Specific conductance and conductivity both refer to the way energy moves through objects. The terms can apply to many kinds of energy, but usually refer to either heat or electricity. Though the terms are often used interchangeably, there is a small, but important, difference between them.
Conductance refers to the amount of energy that can be transmitted through a material or substance. Several properties of a material come into play when determining is conductance. For example, materials and substances that have many ionized (electrically charged) molecules and atoms are better at conducting electricity. Conductance is an estimate of the amount of energy that should be able to pass through a substance under ideal conditions.
Conductivity measures the amount of energy that can pass through an actual system, like an electrical circuit. While a length of copper wire could be expected to carry as much energy as its calculated conductance, other factors like the purity of the metal, poor connections and even temperature can cause the actual amount of energy carried to be somewhat less. Once the piece of wire is actually tested, its conductivity can be established.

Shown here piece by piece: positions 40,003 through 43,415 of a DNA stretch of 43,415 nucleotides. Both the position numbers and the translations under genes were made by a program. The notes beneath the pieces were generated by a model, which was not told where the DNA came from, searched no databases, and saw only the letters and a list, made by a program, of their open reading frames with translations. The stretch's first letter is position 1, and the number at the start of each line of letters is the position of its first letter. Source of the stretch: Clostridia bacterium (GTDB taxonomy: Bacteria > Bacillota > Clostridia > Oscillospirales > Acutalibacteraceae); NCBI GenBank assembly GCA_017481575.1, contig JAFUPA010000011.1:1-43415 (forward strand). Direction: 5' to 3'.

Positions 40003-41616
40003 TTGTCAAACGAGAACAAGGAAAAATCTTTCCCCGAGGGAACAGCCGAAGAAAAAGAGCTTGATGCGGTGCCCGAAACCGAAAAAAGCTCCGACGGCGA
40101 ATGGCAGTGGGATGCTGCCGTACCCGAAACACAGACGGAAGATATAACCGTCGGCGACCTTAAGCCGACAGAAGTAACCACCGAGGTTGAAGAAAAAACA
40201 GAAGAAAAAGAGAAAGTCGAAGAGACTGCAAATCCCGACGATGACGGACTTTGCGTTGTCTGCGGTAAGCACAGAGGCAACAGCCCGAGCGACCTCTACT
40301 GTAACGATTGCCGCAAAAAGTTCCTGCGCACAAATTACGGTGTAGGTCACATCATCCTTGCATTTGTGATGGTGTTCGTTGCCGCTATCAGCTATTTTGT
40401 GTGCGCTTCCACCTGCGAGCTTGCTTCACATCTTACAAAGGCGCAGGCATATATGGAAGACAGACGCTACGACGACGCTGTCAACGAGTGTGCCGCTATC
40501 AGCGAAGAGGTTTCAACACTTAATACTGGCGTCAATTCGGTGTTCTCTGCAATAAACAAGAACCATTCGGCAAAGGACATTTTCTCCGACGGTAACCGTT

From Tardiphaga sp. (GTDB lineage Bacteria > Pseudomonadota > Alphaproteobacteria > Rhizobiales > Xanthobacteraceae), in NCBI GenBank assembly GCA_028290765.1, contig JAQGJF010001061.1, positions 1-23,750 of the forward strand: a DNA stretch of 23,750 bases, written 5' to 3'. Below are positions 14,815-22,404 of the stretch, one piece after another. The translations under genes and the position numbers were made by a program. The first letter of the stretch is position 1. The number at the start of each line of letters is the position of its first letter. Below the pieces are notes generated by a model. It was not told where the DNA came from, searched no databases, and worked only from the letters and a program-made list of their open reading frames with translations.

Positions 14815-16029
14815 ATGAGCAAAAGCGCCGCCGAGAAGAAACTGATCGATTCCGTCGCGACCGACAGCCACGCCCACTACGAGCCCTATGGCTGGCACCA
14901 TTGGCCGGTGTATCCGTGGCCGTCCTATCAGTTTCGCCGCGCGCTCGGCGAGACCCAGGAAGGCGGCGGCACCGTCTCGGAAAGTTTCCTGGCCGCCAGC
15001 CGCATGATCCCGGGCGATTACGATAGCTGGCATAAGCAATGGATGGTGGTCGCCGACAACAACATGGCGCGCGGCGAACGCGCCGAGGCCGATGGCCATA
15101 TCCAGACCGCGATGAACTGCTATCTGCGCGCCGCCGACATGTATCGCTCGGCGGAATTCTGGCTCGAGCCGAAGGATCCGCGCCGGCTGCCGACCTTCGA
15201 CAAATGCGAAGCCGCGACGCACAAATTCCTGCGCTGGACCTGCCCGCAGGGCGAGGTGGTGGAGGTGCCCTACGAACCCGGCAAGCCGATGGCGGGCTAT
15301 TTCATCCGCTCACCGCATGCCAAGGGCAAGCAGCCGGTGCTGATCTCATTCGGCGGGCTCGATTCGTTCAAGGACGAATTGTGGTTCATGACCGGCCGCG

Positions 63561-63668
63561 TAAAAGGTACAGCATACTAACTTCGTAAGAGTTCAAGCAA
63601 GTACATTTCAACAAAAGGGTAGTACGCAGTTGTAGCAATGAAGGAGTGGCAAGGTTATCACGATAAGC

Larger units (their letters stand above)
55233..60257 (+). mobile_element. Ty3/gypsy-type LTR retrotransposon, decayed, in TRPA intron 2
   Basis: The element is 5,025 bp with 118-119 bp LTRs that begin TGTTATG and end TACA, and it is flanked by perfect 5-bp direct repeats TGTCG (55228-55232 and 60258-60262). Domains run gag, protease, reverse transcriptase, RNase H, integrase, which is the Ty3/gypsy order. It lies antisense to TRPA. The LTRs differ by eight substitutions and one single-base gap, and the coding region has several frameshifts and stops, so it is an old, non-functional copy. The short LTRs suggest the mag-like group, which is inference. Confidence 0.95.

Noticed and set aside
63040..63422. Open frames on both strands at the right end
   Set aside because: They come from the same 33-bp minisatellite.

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Specific conductivity is another step necessary for describing exactly the way a system carries energy. The measurement is used most often in reference to the way electricity moves through aqueous solutions. Conductivity tests of electricity through various liquid substances are done by placing electrodes at either end of a tank of the solution. Specific conductivity takes the area of the electrodes into account to make sure that the measurement of the current conducted is as accurate as possible.
Conductance is measured in mhos, sometimes called siemens or ohms, that actually describe the amount of resistance that the current encounters. The greater the mho measurement, the further from a perfect conductor the material is. This type of measurement is called a reciprocal measurement.